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Several communities in the country face different challenges when seeking health care options. Criteria for selecting a provider can range from anywhere such as distance to an individual's medical history. Simple google searches only involve hospital types and overall ratings, and they cannot grant specific and relevant information, especially in cases affecting those of low income or minority communities. For example, Native American communities have lower life expectancies, different medical conditions, and less access to healthcare than the general public and could benefit from more specific searches. African American women face a rate of death during childbirth at a rate of three times higher than the general public. Sickle cell anemia affects African American communities at a rate much higher than the general. Low income communities benefit from locations considering their budget. Targeted searches are crucial to receiving proper medical care especially taking into account complication rate. Also, the general ratings of hospital do not reflect a hospital’s performance in different medical fields; hospitals can and do perform differently. For example, a hospital may rank overall lower than another hospital but does better in a particular field, e.g., pulmonology.
What it does
The product is a website which allows users to enter in one or more fields including procedure, medical history, age, sex, race/ethnicity, location, etc. Upon clicking the search button, results of the best matching nearby health providers appear with location, match rate, complication rate, estimated cost, and top physicians.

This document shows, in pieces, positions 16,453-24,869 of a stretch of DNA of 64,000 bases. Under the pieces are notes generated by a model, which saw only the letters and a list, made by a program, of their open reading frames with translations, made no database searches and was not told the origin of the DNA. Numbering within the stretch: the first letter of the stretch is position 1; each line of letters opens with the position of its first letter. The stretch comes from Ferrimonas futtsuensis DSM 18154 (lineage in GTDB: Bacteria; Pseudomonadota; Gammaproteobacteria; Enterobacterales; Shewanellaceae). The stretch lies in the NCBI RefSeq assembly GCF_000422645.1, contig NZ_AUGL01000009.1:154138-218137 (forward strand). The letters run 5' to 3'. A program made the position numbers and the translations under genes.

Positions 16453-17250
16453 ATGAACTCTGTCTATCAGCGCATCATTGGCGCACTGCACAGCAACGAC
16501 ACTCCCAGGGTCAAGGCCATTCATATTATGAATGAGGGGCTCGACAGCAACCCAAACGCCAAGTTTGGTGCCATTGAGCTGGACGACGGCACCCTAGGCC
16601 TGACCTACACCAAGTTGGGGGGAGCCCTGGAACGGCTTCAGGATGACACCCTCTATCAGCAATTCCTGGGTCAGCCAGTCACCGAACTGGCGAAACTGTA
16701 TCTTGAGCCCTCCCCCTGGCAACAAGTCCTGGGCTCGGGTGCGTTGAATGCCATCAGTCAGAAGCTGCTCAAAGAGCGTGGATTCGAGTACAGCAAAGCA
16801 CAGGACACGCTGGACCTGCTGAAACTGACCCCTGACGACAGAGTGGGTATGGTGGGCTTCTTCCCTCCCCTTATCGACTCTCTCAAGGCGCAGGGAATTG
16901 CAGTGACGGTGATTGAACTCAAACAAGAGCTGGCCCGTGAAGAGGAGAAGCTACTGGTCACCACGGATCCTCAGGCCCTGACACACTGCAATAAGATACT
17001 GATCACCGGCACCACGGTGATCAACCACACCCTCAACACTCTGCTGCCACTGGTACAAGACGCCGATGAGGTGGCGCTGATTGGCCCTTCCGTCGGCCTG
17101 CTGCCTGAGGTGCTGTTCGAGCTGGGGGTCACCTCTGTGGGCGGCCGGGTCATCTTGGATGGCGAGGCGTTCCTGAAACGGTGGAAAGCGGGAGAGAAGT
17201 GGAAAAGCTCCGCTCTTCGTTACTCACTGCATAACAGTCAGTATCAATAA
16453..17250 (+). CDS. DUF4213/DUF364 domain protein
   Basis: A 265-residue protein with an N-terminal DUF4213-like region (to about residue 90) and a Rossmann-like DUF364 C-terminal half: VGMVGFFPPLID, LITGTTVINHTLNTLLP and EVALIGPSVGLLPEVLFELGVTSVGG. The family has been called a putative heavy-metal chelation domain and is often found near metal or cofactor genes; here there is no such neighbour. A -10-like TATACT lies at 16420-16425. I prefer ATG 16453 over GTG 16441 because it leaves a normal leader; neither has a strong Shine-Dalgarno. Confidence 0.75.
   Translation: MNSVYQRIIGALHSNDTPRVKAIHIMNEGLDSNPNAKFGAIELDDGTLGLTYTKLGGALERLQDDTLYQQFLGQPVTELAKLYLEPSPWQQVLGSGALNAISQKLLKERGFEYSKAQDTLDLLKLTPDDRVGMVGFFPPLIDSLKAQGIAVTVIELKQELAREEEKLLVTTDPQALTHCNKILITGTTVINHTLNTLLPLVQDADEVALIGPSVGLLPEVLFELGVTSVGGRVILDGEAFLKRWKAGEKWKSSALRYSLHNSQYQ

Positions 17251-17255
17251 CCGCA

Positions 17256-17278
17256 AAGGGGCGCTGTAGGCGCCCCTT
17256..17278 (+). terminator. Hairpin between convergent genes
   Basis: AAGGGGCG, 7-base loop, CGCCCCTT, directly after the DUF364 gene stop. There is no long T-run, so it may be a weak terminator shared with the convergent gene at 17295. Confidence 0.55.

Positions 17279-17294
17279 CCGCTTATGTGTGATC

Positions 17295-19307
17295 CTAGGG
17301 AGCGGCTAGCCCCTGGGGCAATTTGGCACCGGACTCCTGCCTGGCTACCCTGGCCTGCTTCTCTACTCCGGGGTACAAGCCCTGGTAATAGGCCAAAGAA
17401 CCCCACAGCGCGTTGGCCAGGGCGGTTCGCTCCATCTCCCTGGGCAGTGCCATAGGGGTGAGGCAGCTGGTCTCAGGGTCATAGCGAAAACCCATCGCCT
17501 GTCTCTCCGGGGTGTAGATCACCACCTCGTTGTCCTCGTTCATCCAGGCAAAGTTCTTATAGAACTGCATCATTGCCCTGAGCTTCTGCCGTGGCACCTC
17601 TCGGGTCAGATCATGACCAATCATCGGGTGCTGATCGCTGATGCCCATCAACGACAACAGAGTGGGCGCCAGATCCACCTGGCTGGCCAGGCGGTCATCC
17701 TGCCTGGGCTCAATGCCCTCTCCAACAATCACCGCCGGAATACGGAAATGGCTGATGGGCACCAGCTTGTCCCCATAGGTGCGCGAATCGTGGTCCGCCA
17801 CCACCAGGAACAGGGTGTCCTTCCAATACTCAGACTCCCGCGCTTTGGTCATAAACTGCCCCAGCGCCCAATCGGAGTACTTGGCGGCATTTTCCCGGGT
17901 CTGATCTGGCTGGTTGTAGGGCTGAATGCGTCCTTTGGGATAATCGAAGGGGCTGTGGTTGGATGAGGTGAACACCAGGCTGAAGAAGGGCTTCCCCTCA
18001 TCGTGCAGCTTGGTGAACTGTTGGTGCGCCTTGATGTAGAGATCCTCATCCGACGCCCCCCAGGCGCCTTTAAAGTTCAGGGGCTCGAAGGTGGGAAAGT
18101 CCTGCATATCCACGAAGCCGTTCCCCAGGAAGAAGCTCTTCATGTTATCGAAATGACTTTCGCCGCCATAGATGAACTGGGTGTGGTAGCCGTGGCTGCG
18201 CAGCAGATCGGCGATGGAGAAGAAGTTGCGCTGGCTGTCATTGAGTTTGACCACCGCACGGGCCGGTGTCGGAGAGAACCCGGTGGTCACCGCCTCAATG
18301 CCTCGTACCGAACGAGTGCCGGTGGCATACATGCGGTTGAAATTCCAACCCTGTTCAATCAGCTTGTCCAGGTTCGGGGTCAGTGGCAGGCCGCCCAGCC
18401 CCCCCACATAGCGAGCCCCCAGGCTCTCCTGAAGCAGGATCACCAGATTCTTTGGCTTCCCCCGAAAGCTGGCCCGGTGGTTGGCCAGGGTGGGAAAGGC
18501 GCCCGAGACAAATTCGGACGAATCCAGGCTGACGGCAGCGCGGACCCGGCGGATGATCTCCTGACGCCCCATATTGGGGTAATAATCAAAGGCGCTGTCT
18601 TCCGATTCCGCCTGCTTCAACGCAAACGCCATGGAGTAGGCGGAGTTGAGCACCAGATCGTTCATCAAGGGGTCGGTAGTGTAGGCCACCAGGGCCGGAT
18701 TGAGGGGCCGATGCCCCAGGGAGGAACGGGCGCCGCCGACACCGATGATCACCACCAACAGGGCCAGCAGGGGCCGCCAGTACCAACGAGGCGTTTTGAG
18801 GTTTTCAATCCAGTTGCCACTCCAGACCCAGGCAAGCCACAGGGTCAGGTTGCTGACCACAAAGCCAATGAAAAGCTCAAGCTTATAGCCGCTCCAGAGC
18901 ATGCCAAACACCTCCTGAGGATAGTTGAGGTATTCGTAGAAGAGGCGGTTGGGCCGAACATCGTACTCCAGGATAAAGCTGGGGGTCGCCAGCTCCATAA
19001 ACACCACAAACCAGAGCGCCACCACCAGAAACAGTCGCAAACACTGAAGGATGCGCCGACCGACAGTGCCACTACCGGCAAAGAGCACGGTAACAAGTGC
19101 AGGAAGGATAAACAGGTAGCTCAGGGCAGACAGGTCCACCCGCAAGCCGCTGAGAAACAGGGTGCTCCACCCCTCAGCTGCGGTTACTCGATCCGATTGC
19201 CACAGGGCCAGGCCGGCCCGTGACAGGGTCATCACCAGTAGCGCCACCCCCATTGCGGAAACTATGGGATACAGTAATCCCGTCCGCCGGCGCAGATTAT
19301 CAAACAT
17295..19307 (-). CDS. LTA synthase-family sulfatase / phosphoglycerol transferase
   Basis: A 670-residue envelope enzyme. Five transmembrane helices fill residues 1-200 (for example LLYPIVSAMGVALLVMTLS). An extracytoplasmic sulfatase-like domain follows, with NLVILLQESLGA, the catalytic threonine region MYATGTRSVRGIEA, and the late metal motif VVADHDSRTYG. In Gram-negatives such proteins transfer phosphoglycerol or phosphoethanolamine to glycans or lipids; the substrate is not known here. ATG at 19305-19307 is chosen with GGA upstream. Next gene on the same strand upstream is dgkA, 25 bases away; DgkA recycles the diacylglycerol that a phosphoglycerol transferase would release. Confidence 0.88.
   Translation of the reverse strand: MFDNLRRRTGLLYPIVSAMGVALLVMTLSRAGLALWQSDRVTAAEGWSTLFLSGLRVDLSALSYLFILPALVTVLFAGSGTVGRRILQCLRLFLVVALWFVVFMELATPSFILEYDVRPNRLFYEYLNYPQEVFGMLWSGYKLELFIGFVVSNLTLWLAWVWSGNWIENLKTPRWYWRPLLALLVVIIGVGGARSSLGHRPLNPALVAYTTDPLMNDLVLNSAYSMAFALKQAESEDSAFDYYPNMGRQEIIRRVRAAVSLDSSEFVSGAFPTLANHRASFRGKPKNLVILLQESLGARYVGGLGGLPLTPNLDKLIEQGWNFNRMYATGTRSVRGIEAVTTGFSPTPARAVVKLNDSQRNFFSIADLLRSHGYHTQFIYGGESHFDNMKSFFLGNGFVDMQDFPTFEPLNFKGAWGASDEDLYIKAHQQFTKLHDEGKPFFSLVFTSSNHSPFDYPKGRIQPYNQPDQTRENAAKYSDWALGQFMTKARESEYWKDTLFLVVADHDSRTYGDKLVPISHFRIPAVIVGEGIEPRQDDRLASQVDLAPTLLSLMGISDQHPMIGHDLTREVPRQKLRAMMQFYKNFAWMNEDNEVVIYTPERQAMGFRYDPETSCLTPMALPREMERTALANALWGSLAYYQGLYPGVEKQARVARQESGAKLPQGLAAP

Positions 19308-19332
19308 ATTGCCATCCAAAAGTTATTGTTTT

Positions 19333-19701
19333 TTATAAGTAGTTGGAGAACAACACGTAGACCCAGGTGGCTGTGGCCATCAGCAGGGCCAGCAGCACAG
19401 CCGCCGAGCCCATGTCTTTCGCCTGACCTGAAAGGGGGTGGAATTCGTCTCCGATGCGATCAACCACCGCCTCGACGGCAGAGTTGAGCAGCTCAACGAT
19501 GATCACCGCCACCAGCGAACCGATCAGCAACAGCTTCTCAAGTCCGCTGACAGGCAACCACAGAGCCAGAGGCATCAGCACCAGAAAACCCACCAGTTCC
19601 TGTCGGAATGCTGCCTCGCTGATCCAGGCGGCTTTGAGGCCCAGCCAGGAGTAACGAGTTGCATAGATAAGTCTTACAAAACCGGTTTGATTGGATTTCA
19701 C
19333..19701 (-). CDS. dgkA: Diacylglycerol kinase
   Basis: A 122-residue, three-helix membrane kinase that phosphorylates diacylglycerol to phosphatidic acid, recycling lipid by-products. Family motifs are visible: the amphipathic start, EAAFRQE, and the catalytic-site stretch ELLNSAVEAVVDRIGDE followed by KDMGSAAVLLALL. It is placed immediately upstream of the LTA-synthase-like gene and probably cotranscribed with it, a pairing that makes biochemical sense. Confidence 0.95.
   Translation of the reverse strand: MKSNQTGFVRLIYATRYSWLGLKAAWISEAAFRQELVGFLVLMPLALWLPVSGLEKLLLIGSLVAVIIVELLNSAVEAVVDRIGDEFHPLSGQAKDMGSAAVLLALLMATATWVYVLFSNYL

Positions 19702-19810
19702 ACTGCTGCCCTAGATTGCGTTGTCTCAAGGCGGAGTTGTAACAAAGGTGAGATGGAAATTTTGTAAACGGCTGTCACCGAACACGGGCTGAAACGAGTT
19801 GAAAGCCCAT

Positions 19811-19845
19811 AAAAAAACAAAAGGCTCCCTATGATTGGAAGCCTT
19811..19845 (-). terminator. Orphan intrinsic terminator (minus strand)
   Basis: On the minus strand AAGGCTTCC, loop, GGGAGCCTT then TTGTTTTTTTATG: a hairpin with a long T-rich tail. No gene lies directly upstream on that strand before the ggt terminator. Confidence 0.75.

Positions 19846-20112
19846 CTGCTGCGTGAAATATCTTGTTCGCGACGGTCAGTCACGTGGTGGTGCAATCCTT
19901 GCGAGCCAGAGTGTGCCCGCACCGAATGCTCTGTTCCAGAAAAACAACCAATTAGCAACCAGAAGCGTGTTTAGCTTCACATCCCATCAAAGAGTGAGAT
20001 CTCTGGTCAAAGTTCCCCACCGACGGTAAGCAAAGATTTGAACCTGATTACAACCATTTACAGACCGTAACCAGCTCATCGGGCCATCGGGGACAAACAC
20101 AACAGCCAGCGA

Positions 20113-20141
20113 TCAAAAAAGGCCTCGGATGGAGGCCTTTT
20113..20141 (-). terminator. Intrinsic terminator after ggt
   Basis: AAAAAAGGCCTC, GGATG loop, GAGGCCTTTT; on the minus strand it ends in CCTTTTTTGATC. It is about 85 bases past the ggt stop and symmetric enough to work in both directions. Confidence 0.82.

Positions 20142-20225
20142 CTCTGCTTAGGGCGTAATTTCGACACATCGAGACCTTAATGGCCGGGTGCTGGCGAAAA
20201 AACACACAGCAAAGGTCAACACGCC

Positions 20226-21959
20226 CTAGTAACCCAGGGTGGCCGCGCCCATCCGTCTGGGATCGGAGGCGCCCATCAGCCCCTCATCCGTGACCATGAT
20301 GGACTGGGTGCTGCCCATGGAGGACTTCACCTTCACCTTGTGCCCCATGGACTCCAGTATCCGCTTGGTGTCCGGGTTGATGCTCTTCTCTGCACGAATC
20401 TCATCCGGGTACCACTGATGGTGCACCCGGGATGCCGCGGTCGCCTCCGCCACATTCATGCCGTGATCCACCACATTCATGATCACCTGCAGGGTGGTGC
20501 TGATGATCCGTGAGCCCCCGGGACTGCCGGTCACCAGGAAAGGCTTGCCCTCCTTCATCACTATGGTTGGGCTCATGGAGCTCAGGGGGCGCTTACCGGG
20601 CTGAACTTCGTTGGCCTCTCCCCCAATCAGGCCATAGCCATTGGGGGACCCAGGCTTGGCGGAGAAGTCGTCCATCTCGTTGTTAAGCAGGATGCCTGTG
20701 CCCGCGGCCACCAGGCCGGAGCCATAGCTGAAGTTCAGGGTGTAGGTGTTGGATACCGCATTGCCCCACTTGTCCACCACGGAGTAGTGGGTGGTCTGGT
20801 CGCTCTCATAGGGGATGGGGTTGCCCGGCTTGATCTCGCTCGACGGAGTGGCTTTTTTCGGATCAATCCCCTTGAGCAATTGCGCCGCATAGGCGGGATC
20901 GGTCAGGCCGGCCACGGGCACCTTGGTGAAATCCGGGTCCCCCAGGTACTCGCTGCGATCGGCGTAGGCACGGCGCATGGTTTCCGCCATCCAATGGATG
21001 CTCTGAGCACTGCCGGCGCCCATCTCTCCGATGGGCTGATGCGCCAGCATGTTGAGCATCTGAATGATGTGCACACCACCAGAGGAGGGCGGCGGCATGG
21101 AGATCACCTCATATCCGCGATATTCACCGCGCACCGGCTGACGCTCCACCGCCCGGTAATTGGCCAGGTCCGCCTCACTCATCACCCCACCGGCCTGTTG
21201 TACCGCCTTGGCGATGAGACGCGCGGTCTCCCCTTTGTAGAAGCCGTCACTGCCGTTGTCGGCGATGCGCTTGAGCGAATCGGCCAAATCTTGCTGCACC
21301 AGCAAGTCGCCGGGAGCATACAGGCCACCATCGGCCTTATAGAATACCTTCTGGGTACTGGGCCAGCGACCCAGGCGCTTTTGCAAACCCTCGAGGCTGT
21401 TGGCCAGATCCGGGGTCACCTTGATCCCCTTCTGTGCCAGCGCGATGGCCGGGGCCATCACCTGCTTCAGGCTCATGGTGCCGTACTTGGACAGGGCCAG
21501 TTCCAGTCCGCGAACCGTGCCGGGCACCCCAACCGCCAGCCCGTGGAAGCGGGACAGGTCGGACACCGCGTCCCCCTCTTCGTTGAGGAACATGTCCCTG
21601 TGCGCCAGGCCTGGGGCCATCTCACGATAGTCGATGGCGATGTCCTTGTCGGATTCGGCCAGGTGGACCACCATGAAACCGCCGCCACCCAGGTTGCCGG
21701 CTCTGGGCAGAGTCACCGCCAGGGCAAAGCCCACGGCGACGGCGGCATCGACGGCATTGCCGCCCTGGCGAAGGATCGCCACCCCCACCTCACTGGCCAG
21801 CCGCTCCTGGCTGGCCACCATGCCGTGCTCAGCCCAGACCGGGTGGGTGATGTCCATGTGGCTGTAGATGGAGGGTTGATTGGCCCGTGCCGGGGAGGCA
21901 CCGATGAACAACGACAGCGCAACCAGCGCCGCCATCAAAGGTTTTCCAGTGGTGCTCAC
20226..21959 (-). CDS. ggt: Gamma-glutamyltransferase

How we built it
We built our website off the CMS Synthetic dataset (Medicare claims that are de-identified). We uploaded the Carrier, Beneficiary, Inpatient, and Outpatient datasets from CMS Synthetic Public Use files to GCP’s Cloud SQL service. We queried the database to search for patients with similar chronic conditions to the user’s as well as gender, age range, race, and procedure. We aggregated various performance metrics for each facility and physician (such as 30-day readmissions for complications, death rate, and cost). We matched each physician with their respective facility and ranked them on overall performance, which we also used to create a match score for the facility with the user. The queried results are displayed on a domain.com website, which also features the use of SnapKit’s Bitmoji feature. Users query on the compare page, and the results are displayed on the results page.
Challenges we ran into
We had initial issues with query speed, so we used GCP’s Cloud SQL service to hasten our queries. We also had issues with updating our domain, but those issues seemed to have resolved.
Accomplishments that we're proud of
We are proud of our integration of multiple technologies provided by the sponsors, and we hope we innovated something new to be used by users around the country to locate healthcare facilities and physicians targeted towards their needs.
What we learned
We learned the humanitarian aspects of healthcare equity that go into providing targeted care to individuals. To do so, we used technologies encouraged by MLH in a unique way to summarize and bring the confusing Medicare database to life.
What's next for HPL
Currently, we are using synthetic data; however, in the future, HPL intends to use real CMS patient records which would update every three months instead of using years old data. Additionally, we will implement an appointment feature which allows users to make appointments with the recommended healthcare providers directly through the website.